Former vice president Dick Cheney visited NBC’s ‘Meet The Press’ on Sunday and defended the C.I.A. interrogation program that utilized torture methods for questioning terror suspects in the wake of 9/11, and called the operatives who ran it “heroes.”
“I'm perfectly comfortable saying that they should be praised, they should be decorated,” Cheney said. “I'd do it again in a minute.”
Cheney’s comments follow the release of a 6,000-page Senate report that detailed the torture methods used by the C.I.A. during interrogations. The report concluded that such methods were ineffective and did not actually contribute to the collection of useful information in efforts to prevent further attacks and piece together the events of September 11th. Vice president Cheney disagreed.
“It worked. It absolutely worked.”
Cheney, who had previously deemed the lengthy report as a “load of crap,” maintained that he was okay with suspects being tortured, saying it was not different than the horrific attacks by Al Qaeda terrorists that took the lives of thousands. “Torture is what the Al-Qaeda terrorists did to 3,000 Americans on 9/11,” Cheney said. “There is no comparison between that and what we did with respect to enhanced interrogation."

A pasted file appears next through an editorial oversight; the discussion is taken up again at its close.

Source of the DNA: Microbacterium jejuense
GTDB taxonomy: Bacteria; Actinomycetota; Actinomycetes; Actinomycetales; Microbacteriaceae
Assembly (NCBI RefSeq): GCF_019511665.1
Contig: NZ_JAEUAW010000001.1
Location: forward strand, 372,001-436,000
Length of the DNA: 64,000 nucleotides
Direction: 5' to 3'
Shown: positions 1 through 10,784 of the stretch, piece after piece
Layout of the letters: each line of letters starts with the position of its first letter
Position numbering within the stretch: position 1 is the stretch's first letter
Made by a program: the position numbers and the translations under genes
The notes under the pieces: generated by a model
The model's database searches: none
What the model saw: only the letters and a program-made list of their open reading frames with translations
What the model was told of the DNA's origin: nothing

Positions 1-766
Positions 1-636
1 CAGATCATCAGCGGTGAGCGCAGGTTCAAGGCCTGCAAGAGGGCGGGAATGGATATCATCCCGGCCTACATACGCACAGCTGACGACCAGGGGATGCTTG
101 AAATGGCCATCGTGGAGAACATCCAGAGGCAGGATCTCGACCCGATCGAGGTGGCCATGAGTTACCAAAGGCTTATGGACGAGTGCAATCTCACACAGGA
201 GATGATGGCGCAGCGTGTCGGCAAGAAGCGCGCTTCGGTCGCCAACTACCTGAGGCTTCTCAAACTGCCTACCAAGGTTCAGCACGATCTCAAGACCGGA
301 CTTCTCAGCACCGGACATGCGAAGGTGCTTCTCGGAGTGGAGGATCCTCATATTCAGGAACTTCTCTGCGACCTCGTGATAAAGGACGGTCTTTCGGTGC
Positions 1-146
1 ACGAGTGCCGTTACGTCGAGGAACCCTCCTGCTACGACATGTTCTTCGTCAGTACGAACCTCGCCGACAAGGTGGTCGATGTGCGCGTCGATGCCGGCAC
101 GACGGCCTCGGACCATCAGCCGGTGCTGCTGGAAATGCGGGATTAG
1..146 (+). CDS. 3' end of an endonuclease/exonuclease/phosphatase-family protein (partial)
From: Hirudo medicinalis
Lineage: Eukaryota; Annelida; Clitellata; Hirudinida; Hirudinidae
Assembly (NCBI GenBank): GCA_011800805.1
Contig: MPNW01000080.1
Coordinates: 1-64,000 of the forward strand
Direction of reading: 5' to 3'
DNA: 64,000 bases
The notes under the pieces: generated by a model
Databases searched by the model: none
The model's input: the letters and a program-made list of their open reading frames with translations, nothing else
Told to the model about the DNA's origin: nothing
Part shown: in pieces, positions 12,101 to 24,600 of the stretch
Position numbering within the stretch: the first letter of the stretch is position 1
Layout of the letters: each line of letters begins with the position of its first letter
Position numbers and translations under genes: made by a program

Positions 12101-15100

“I have no problem as long as we achieve our objective and our objective is to get the guys who did 9/11 and it is to avoid another attack against the United States,” the former vice president said.
One of the interrogation tactics reportedly used by the C.I.A. was something known as “rectal rehydration,” which involves the intestines being “swollen with fluid in order to cause pain.” Cheney said during the interview that he wasn’t aware of that particular practice at the time, though he believes it was done for “medical reasons.”
Cheney also reiterated earlier comments that President George W. Bush was aware of what was going on in regard to torture, contrary to what the Senate report and former Bush officials have said in recent weeks.
“He authorized it. He approved it.”
Source: Yahoo! News / Photo Credit: Wikimedia Commons